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    • My sense is that it comes down to cost. The Europeans are grappling with costs because their old plants have to be decommissioned at great cost, while renewables like wind and solar have become very competitive. And then there's liability and public perception.

      So some European countries like Belgium have announced that after all these decades of supporting nuclear, they will no longer. Here's a pretty good rundown of why:

    • The following is opinion and opinion is not worth much. Especially since there are many whose opinions are the opposite of my opinions. 😎

      I doubt that we can stop climate change. We might be able to quit exacerbating the situation by reducing the human contribution, but I think climate change will happen regardless of human contribution. There are also possible natural events which can catastrophically increase the rate of climate change.

      Sure, it is possible that technology may be able to produce some mitigating products but I don't think that we will be able to do more than reduce the rate of change.

    • You could be right, I don't know. There are so many confounding factors like will a significant portion of the population stop consuming so much meat, will we continue to cut down rainforests, etc.

      As a former environmental scientist in water testing, I tend to see the the risks of industrialization in terms of cancer, lead & mercury poisoning, etc. I don't know why the world's attention hasn't turned to that, maybe because it doesn't carry such a fear of violent calamity?

      When a water problem does come to the fore, there's outrage against the EPA coupled with cutting regulations but no real knowledge of what we citizens are doing to cause the poisoned water that gives our children cancer.

    • Unfortunately I agree with Skewmaker, not enough is being done quick enough to slow down the rate of damage, let alone reverse damage done. With emerging countries like India and China producing huge amounts of pollution and the US withdrawing from climate agreements in favour of corporate profits the future doesn't look good.

      In regards to Nuclear, how long can we continue to safely stockpile nuclear waste products without a major evironmental disaster occuring?

    • So you're a denier. Climate change has and can occur via natural processes but there is little doubt that the current situation is greatly exacerbated by human activity and if we hope to maintain a stable climate then we had better take climate change amelioration seriously. Denying that humans have anything to do with it or simply saying it's too hard to do anything about it is to say it'll be hard so why bother. It's also denying the scientific consensus that is real.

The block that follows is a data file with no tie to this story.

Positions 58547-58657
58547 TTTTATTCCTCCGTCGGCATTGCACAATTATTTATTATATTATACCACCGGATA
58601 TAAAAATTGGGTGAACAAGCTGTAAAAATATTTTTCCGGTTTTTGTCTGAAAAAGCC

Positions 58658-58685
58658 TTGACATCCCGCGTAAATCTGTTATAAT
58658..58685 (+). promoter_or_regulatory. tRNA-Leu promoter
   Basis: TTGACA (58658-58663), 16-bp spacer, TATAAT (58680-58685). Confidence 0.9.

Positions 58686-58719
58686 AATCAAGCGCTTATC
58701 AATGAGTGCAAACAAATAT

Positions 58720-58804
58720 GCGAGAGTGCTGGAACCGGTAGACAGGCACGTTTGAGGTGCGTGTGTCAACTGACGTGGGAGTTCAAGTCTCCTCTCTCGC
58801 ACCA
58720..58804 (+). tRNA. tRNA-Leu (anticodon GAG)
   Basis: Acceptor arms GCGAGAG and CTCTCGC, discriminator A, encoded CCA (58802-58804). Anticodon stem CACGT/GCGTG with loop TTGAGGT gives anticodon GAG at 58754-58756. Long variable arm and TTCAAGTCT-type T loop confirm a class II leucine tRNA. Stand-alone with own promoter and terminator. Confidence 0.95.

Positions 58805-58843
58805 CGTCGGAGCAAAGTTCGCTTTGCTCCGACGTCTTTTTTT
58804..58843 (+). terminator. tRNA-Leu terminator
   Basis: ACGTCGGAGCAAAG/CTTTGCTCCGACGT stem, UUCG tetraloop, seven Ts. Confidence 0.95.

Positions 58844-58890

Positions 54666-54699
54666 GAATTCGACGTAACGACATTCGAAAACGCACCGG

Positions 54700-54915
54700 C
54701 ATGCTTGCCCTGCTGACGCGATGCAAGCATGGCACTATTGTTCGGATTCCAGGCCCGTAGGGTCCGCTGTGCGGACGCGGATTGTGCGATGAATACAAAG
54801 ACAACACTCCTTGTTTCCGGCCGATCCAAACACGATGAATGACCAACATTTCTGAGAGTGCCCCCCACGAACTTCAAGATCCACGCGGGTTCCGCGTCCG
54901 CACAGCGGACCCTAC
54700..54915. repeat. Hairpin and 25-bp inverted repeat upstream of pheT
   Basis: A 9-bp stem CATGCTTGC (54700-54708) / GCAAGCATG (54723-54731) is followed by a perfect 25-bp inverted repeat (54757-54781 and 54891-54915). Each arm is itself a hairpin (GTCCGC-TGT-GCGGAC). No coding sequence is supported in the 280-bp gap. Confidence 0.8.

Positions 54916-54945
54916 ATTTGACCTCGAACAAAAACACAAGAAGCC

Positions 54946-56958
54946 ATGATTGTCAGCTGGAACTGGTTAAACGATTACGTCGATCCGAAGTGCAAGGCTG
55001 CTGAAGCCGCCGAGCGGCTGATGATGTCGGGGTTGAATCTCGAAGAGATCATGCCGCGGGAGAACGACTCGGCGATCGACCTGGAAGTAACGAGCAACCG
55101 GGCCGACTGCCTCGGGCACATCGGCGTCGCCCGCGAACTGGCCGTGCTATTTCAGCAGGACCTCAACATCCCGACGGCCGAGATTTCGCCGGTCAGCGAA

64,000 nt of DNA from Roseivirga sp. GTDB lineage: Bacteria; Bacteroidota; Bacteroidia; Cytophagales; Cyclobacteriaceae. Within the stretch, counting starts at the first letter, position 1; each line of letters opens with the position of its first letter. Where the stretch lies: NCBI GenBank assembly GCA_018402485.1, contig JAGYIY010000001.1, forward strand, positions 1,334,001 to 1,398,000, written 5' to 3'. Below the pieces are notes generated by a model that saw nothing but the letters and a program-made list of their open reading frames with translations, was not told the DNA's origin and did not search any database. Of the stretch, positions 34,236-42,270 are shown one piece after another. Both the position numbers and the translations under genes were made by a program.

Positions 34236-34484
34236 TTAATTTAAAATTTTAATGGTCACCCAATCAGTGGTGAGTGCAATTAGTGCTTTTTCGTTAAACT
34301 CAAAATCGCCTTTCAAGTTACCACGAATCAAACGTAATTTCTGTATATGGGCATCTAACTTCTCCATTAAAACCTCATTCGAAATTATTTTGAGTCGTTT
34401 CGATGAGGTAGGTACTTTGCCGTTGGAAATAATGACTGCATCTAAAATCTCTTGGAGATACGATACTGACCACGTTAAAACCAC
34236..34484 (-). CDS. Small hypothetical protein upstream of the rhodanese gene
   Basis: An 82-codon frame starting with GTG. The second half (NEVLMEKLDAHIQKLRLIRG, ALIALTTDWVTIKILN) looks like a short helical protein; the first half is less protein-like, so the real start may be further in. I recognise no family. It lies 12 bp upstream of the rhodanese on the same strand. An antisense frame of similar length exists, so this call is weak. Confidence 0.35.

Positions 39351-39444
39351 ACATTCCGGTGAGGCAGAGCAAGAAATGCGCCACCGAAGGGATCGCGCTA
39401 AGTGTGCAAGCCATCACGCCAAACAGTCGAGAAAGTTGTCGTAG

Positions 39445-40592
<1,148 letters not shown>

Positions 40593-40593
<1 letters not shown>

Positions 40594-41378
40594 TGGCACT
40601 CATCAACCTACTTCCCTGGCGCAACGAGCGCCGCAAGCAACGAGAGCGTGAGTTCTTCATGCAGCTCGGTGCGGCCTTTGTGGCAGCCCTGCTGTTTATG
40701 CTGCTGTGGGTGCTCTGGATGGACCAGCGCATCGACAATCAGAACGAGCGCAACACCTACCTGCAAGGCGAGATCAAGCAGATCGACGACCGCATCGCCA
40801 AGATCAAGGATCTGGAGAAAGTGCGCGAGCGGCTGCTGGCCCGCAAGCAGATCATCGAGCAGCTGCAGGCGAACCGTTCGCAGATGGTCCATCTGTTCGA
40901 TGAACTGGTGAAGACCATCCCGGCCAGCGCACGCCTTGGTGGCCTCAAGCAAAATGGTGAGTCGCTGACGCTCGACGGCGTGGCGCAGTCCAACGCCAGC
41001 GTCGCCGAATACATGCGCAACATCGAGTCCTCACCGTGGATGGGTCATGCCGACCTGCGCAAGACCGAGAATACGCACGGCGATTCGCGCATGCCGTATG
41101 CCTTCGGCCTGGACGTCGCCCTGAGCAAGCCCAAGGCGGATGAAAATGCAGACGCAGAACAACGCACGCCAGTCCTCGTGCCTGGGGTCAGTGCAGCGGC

• Contained in a magnetic field. It's a very tiny and concentrated spot that reaches those temperatures. Lots of powerful lasers pointing at a single spot can make things hot. Fear not Chris.

    • I disagree. While we may not be doing enough now, there's certainly the ability to control or reduce the affects of climate change. We don't yet have the political will however and with so many scientifically illiterates like Trump around...well it'll take some time. Don't give up just yet. The world got together and addressed the ozone problem and we can do it again with climate change. Shrugging our shoulders and standing by while it happens and pretending we can't do anything is just not acceptable.

    • You did not read my comment carefully. If you had you would have seen that I made reference to humans exacerbating the situation. I simply think that Climate change is going to happen even if we were to figure out how to reduce our contribution to zero.

    • I had caught the part about exacerbating the situation but I got the sense that you thought we shouldn't really try to do anything about it. I apologize if I mistook your comment but I'm sure you can explain it further. It also seems you think that without humans on the planet right now the earth would still be going through global warming. My feeling is that our current trajectory is far from adequate to fix the problem or even minimize the damage. I do however feel we have the knowledge, understanding and technical ability to more than take care of things if we had the worldwide political will. I think it can be done and done in a way that does not prevent us from growing the economy at the same time. Will we do it? Will we do it in time? Hard to say but anything is certainly possible. We just need to get over our current focus on saving fossil fuel jobs and get focused on transitioning our economies towards renewables. Paris Accord is at least a recognition by world governments that there is a real problem that needs to be addressed. As you well know the Paris Accord is merely a letter of intention and not legally binding. The good news here is that although countries may have faultered on their commitments, they still have done things to work towards the problem and have at least recognized the problem. Science ignoramuses like Trump don't help the situation, nor do those who have vested interests in the fossil fuel interests but the winds are shifting and I feel optimistic going forward.

      As the problem gets worse - such as California wildfires, tropical storms, drought and so on, we will start to realize sitting around is going to cost us more than doing something about it. Everyone seems to blame China as well but I see them doing a lot of things towards improving things worldwide. Sometimes things get worse before they get better but in this case we are capable of it. Keep spreading the word and fighting the good fight.